News from the Network: Healthy Valleys’ Grassroots Project - evidence and evaluation

This case study as taken from CHEX-Point Newsletter issue 47. It is part of an article examining the use and importance different kinds of evidence and evaluation in community-led practice. You can download the full issue here



South Lanarkshire based community-led health organisation, Healthy Valleys, has successfully implemented an evaluation method called Family Impact Star to gather evidence of the impact of their Grassroots Project. The Project supports pregnant women and families with children under five years old who live in rural South Lanarkshire and are in need of extra help.

Healthy Valleys’ Grassroots Project was launched in November 2012 by Aileen Campbell, MSP for Clydesdale and Minister for Children and Young People. The Project is a volunteer-led early intervention programme in which trained volunteers support pregnant women and families with children under 5 years old who need extra help. It is funded by the Big Lottery until March 2015.

The project takes a two-pronged approach to early intervention:

  1. Intensive Parental Support Programme (IPSP) supports pregnant women, dads and other carers in need of support to attend vital antenatal and postnatal appointments. Families benefit from this by being matched to a volunteer who supports their involvement with Grassroots to enable a positive, trusting relationship to form and provide consistency and stability which brings about positive outcomes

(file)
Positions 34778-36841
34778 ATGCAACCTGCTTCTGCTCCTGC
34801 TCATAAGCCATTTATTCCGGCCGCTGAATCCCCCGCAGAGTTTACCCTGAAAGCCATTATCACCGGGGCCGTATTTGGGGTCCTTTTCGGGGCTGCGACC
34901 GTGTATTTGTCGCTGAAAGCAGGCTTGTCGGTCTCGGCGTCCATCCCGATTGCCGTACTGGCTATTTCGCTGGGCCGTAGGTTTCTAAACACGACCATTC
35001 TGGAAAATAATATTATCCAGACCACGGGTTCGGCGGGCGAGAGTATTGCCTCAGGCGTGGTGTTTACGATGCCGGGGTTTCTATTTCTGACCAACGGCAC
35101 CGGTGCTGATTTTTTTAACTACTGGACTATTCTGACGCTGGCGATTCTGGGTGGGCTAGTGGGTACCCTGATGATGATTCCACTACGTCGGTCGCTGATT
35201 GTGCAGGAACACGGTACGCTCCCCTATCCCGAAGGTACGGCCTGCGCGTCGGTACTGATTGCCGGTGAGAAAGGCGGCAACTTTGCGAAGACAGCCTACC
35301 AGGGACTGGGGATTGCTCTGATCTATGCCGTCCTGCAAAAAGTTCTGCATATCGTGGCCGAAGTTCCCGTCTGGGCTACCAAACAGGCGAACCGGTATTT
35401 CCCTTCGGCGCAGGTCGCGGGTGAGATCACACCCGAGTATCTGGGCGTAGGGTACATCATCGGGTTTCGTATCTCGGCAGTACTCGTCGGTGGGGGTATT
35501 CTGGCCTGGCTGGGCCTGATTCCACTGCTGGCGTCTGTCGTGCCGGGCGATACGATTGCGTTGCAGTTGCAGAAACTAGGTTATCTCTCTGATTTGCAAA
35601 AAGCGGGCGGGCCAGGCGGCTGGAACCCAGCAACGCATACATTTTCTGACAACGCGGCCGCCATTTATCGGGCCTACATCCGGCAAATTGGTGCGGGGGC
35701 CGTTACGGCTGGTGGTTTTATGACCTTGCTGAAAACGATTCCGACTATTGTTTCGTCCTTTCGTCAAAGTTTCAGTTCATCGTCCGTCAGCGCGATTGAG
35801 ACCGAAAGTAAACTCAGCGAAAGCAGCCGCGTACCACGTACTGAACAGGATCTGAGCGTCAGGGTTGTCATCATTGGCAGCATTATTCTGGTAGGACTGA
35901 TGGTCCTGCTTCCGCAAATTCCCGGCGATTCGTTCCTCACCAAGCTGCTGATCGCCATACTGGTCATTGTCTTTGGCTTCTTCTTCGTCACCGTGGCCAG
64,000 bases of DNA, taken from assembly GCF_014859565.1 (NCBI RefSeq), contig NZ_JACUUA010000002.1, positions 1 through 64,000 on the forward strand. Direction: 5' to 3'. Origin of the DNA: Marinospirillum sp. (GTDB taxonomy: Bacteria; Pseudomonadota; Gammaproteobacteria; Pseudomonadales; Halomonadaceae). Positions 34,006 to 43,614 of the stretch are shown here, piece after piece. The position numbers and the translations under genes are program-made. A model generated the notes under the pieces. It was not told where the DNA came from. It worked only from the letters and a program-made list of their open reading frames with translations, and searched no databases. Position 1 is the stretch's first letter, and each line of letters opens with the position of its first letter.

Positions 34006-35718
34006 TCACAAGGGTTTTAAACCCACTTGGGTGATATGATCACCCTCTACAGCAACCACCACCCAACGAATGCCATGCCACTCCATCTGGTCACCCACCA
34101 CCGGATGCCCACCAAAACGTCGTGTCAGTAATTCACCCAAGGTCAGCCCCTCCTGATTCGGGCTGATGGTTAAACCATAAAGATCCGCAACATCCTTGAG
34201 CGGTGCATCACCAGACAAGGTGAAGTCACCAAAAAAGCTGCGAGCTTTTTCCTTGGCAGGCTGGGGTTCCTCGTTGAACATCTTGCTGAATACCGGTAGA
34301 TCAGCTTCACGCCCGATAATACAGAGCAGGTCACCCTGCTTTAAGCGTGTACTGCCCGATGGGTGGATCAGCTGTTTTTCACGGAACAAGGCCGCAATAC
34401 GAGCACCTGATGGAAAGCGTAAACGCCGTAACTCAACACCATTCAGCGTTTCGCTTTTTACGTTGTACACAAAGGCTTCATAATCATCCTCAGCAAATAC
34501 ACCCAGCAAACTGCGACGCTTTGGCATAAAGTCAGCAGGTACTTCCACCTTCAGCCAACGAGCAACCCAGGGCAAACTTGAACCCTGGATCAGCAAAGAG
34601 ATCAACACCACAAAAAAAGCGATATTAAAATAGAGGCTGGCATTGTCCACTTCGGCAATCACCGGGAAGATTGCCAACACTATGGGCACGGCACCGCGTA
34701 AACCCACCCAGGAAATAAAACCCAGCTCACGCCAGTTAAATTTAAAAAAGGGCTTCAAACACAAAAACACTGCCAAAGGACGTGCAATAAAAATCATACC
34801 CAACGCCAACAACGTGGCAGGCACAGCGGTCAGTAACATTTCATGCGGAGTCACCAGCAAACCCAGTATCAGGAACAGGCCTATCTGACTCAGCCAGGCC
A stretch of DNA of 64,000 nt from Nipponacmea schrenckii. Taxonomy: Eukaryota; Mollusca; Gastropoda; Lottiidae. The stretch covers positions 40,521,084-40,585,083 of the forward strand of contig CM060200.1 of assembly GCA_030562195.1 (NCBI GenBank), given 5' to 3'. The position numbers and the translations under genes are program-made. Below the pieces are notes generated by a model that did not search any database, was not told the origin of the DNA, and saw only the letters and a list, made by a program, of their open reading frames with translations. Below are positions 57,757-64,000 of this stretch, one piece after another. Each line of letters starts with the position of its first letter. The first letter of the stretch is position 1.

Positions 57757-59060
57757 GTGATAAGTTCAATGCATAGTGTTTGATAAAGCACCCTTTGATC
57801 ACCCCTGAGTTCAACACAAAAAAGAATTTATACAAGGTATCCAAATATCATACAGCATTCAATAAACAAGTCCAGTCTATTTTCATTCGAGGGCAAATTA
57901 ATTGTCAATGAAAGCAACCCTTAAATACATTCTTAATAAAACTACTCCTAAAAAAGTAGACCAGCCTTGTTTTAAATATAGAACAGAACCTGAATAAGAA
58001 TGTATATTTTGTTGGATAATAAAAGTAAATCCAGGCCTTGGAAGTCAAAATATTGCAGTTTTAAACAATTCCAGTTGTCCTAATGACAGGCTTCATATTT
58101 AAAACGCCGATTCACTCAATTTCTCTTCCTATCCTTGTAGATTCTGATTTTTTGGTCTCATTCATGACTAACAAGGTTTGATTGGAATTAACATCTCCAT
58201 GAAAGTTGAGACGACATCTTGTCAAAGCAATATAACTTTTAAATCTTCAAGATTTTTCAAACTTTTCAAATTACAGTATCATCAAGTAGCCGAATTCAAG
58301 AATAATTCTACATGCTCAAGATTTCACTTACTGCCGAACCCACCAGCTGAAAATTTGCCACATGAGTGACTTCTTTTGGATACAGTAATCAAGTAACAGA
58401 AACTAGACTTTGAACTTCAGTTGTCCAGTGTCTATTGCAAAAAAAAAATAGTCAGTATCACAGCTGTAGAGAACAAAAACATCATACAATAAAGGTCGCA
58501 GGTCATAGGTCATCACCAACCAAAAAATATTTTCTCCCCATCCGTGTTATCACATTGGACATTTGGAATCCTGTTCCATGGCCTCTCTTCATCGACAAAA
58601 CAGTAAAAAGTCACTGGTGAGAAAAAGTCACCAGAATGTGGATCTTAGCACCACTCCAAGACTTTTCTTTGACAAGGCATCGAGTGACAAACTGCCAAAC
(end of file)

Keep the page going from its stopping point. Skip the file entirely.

2. Family Education Support Programme (FESP) offers a range of learning and development opportunities that other services / organisations don’t already offer. 

The Grassroots Project uses an in-house ‘Family Impact Star’ evaluation template to measure a range of things including confidence, parenting skills, wellbeing and community engagement/participation. 

The Family Outcome Star measures individual outcomes such as self-esteem, parenting skills and emotional wellbeing as well as more community focussed outcomes such as a person’s social networks and levels of community engagement and participation. The project works with families to identify scores out of ten for these factors, and uses findings to develop Family Support Plans and to prioritise support. This evaluation is complimented by session records, activity evaluations and case studies.

Family Impact Star has proven to be an extremely useful way of visualising impact on families who take part in the Grassroots Project. By embedding regular evaluation at the core of Grassroots, Healthy Valleys has illustrated that evaluation need not be seen as an ‘add-on’ that distracts from delivering services. Rather, the evaluation, involving planning, reflection and improvement, is a crucial part of the service delivery. 

Read the full article here

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